I guess this is it. The end of my German adventure. I can't believe it's been a year. I still remember so clearly the beginning and everything that happened. How can it already be over?? I'm so so so SO glad that I did not only a year abroad, but a year before graduate school. I learned so much about myself this year, and did things I never really knew I was capable of. I don't know that I'd necessarily recommend being an aupair, but I'd definitely recommend taking a year to learn another language.

So that's that. I might write some more stuff later, but probably not. I think I should just leave this as it is: the end of an adventure.

(Even though I still have to write about Heidelberg and Stuttgart!)

Monday, July 28, 2008

Errr, yeah

Today I took Johanna to the playground for a while, then we came home and cleaned our bikes (Stefan asked me to clean my bike before I leave, and it's always nice to have an excited 4-year-old do half the work for you), then Johanna played in the "Wasserblume" for about 5 minutes (it took about 10 minutes to set up, of course), then she played with Alina, then Alina and Marvin came over and went swimming with Dominik and Johanna. It was a really nice day with Johanna. We had a lot of fun and she was being especially sweet and cuddly. It was also my last day in kindergarten, which was sad, but not that sad. Some of those kids are a pain! I'm glad my job is only taking care of two kids and not twenty.

Oh yeah, and at the playground I got stung by a bee. On my big toe. When I looked down to see what hurt so much, the bee was still sticking out of my foot. I had to pull it out, then the stinger too. When I told Dominik about it later, he asked, "Didn't it hurt to pull the bee out??" My response: "Well, it had already stung me!"

Saturday night was my last night in Gegenwind. It was at Andrea's house, where lots of people had brought food and they had grilled out. They gave me a t-shirt with a picture of the whole Gegenwind group on it, and it says (in German), "To remind you of your time in Germany", then they all wrote their names on the back. Cute! Definitely a nice way to remember the group.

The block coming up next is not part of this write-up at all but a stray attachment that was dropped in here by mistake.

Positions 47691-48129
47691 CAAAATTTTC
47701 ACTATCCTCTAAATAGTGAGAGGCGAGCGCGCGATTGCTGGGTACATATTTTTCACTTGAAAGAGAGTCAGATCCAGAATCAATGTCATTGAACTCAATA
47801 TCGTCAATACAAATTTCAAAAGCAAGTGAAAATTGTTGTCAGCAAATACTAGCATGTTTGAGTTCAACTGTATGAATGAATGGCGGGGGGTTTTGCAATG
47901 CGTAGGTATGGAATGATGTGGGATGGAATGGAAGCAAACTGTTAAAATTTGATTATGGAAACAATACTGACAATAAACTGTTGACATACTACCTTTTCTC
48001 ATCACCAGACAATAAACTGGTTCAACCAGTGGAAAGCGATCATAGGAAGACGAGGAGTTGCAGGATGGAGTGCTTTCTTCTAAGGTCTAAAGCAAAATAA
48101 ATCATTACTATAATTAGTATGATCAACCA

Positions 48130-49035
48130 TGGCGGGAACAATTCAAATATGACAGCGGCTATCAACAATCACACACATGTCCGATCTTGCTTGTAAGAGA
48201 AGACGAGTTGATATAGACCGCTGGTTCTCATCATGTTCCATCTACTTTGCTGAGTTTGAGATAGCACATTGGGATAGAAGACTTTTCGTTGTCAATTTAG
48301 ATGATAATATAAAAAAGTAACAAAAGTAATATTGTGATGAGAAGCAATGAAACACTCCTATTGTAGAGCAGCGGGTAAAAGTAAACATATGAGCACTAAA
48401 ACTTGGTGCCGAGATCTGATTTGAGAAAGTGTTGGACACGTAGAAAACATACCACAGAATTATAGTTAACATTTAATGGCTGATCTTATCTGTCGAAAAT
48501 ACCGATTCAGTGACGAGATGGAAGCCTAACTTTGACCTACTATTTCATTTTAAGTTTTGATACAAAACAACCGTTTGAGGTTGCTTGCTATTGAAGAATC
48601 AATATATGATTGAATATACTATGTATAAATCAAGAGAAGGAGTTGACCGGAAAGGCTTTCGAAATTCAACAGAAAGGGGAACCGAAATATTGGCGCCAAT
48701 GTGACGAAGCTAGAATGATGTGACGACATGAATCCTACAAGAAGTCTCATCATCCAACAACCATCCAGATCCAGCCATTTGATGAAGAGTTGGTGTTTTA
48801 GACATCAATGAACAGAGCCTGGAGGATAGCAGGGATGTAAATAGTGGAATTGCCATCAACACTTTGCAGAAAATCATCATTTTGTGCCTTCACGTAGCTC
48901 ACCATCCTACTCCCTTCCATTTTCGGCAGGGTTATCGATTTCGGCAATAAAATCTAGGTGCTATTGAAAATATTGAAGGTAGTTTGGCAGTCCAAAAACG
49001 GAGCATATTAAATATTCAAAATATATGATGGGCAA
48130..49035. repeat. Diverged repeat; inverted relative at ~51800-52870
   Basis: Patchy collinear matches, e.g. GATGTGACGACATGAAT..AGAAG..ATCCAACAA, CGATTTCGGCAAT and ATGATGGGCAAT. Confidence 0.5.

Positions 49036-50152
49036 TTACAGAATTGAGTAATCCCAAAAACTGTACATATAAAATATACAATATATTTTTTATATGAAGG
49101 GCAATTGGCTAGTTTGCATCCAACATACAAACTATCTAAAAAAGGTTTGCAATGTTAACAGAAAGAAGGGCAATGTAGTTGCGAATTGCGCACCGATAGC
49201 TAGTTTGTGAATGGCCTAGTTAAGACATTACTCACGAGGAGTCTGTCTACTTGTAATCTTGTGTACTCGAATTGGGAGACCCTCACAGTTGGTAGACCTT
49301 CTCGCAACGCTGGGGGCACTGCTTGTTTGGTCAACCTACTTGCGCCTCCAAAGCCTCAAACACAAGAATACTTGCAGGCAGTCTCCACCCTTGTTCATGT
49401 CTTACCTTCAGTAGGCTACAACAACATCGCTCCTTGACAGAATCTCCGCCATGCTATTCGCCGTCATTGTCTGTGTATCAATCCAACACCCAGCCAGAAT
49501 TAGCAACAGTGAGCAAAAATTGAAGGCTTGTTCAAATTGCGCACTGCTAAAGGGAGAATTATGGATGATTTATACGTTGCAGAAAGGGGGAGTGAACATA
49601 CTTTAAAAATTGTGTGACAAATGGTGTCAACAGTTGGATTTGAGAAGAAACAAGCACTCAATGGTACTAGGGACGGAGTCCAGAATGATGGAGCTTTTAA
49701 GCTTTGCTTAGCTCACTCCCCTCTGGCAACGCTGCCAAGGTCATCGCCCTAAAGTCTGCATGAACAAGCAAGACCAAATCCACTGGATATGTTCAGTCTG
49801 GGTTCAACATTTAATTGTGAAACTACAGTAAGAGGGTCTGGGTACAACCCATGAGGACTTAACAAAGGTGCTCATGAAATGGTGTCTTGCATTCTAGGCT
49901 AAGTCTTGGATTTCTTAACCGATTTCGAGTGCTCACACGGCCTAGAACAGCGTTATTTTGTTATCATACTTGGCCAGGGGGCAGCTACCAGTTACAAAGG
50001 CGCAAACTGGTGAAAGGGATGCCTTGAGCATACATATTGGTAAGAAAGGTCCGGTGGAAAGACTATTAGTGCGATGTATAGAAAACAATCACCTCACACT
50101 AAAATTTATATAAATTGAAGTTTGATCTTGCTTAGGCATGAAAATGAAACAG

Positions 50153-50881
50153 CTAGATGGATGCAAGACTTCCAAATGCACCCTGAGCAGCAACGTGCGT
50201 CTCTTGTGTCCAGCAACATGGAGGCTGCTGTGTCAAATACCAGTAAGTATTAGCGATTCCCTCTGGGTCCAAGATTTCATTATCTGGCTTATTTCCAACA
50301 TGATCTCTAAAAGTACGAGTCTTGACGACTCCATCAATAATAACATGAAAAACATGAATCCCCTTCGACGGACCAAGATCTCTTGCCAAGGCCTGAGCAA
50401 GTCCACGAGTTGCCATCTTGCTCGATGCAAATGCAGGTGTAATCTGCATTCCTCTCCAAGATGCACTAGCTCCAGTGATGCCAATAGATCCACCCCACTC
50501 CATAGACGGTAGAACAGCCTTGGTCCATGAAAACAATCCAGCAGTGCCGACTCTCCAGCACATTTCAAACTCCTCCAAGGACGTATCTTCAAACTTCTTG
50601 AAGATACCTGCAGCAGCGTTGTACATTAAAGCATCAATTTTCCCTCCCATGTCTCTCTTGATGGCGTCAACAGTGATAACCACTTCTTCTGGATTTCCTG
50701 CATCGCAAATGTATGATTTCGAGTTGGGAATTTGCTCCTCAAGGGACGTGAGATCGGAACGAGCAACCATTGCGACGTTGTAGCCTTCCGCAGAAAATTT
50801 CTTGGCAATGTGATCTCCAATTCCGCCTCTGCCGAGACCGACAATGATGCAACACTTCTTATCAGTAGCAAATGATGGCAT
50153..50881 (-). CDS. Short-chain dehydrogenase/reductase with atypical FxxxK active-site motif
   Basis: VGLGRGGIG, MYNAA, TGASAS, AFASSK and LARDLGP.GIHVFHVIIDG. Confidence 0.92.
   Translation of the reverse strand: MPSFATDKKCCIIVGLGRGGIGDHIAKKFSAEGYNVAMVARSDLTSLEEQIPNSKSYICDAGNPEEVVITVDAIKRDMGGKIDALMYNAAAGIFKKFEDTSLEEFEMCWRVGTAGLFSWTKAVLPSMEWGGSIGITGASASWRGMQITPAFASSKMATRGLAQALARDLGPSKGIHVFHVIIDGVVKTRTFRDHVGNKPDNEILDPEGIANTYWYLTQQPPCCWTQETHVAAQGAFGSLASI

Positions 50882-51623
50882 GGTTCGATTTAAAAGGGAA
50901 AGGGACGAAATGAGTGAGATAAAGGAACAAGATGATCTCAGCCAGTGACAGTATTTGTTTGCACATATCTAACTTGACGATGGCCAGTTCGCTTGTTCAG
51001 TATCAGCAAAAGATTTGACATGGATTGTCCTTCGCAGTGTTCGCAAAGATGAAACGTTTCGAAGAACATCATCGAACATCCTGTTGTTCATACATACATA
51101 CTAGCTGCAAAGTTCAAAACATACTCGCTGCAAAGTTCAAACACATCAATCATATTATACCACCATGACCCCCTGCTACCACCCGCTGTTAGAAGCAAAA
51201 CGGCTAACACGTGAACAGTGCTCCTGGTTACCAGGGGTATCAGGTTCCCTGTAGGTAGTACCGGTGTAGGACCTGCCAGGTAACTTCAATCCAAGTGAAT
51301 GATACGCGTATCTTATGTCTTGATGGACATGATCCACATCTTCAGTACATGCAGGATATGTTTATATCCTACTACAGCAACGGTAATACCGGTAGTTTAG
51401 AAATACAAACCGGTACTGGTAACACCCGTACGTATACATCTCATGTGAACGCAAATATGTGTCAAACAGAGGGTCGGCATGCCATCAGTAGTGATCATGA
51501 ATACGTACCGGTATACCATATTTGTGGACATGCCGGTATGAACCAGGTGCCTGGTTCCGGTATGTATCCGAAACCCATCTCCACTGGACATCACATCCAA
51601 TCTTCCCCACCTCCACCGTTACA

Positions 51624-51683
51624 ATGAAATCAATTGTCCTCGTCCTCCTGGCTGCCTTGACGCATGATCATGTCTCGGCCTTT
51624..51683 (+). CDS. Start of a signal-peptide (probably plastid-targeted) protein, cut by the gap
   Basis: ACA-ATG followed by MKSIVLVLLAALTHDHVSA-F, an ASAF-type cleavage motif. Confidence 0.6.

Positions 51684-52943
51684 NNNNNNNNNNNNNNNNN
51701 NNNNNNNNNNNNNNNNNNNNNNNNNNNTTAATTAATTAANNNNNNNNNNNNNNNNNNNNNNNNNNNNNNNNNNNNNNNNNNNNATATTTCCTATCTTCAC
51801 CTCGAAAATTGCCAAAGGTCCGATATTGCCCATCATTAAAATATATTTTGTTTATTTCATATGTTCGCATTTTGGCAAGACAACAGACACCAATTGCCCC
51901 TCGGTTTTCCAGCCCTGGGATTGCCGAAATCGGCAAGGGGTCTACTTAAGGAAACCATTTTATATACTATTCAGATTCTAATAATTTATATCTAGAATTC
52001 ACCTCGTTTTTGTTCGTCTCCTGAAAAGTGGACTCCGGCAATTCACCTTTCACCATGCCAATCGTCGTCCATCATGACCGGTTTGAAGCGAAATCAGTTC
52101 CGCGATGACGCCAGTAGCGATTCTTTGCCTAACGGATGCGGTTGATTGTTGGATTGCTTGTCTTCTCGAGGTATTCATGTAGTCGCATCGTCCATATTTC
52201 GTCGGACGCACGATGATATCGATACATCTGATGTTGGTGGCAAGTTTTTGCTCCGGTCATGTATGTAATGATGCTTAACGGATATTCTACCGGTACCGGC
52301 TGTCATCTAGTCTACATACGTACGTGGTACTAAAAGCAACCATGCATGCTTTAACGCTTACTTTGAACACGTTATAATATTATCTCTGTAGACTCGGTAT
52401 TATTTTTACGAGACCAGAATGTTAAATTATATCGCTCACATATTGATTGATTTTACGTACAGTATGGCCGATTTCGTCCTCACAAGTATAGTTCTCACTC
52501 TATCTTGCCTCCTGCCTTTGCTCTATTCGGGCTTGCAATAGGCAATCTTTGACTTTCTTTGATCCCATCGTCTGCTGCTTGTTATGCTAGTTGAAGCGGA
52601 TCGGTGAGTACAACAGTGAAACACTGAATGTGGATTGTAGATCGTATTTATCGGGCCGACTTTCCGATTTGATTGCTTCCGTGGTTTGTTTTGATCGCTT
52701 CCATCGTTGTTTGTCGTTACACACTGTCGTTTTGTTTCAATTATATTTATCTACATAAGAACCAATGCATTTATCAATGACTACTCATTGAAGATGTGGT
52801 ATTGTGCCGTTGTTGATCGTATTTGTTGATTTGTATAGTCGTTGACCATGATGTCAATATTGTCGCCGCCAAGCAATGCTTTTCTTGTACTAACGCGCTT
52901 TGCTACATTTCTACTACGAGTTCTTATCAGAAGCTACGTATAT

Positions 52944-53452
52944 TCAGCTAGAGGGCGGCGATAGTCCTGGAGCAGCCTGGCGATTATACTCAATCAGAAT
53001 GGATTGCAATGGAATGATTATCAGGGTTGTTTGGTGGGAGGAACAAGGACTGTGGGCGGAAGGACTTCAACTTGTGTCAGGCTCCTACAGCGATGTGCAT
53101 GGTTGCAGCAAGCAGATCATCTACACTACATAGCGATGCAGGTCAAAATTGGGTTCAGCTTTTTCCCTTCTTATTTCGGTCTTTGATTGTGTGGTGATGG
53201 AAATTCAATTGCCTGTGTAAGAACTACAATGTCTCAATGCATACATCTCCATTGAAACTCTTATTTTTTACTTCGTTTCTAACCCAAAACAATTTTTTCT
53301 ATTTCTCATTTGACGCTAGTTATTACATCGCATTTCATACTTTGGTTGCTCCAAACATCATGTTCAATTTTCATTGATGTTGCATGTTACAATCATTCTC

Yesterday I went to Heidenheim to see Eveline and Irene. Eveline doesn't have a car right now, so we had to walk from the bus stop to her house--not really that far, and I'm just complaining because I'm lazy, but we had to walk all the way up the big hill and then back down the other side. Tobias also was there for a little while. Eveline, Irene, and I also went to the BrenzPark, which I'd never actually been to. It costs money--what the heck! Definitely a nice park, but man, was it hot yesterday. Well, not really that hot, but HUMID. Today it was hot again, hotter than yesterday, but not nearly as bad because it wasn't humid. Anyway, BrenzPark is nice, even though the Brenz is a rather unimpressive river (comparable in impressiveness to the Tookany Creek).

Only 4 days left...this is a sad countdown, though. Tomorrow I don't have to work, which is nice. I think I'm gonna go to Heidenheim, return some library books, maybe go to BrenzPark again. I wanna see the stuff in HDH one last time, walk up to the castle one last time. I have a bunch of pictures I could post but eigentlich bin ich too lazy. Oy. I'll just leave that. I've been having that problem lately, where a few German words come out in place of English ones. Sometimes it just so happens that there are German words that work better in a situation, especially ones where English doesn't have one word for it. For some reason a word that I often want to say while speaking English is "fahren". It's such a diverse and multi-purpose word. You can use it to mean driving, traveling, riding a bike, riding the train, taking the bus, etc. Sometimes I just can't think of the English equivalent as quickly as the German one. I hope this keeps happening--maybe it means I won't forget German!